Is "The Fall of the House of Usher"by Edgar Allan Poe about Vampires?

2 Answers

ladyvols1's profile pic

ladyvols1 | High School Teacher | (Level 3) Senior Educator

Posted on

In Poe's story he never reveals what the "curse" is on Usher family. Poe writes,

"he (Roderick) then implies that the Usher race is the product of inbreeding, intimating that close intermarriage, if not outright incest, had created a congenital deficiency that may have some part in Roderick's illness." 

Some critics believe that they were vampires, some disagree.

"There are, however, many open-ended questions that are not resolved by the story's end. Thus, for example, we do not know whether Madeline intended to kill Roderick in their final embrace or to unite with him. Poe makes no effort to fill in these blanks for us."

cburr's profile pic

cburr | Middle School Teacher | (Level 2) Associate Educator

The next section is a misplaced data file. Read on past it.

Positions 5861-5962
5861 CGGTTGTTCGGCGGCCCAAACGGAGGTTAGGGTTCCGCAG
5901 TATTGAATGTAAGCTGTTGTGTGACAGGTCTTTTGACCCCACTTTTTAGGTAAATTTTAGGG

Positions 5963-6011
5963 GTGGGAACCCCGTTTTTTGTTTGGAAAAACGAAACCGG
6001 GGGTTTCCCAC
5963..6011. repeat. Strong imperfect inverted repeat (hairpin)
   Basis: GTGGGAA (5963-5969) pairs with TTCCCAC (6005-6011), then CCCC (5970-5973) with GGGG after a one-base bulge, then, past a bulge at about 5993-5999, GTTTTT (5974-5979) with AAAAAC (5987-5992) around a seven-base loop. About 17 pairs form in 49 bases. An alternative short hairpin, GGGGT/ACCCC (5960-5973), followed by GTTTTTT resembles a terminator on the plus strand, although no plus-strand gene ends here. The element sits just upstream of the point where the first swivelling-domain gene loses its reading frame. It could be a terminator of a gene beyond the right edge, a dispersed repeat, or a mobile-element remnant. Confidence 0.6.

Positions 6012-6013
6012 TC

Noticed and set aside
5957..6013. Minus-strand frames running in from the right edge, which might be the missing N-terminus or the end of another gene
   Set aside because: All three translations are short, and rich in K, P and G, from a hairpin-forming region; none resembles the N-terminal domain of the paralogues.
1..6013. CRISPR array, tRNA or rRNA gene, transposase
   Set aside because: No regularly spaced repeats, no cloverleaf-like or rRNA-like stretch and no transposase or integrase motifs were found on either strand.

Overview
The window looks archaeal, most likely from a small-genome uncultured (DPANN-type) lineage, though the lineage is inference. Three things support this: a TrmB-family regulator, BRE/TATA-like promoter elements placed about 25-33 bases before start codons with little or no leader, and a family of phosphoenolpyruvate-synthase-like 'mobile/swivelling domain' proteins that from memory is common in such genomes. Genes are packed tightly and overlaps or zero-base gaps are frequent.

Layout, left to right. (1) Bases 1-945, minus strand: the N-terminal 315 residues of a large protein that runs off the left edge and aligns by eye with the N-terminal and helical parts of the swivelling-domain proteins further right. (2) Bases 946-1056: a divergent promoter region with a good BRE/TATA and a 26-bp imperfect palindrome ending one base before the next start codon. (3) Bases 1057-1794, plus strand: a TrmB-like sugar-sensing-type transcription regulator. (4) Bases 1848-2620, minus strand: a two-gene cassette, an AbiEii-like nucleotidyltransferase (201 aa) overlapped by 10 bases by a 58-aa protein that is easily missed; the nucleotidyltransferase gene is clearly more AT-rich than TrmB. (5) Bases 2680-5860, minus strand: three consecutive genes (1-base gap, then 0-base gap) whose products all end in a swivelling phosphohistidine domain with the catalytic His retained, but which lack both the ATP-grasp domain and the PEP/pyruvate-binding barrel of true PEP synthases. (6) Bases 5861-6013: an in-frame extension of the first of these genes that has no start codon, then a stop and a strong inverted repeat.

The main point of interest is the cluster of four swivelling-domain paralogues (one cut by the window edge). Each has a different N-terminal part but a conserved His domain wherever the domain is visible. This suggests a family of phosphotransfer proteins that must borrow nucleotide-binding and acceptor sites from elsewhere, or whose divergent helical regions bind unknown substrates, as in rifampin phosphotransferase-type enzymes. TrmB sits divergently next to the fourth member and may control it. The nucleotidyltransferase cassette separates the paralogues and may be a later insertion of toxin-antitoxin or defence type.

Posted on

For starters, read the earlier enotes thread on this question.  For a more scholarly approach, read the article at the second link -- The Vampire Motif in "The Fall of the House of Usher."  The author of that piece says:

[C]ritics of "The Fall of the House of Usher" have almost universally failed to recognize that it is a Gothic tale . . . and that a completely satisfactory and internally directed interpretation depends on vampirism, the hereditary Usher curse.  Madeline is a vampire -- a succubus -- as the family physician well knows and as her physical appearance and effect upon the narrator sufficiently demonstrate.  The terrified and ineffectual Roderick, ostensibly suffering from pernicious anemia, is her final victim.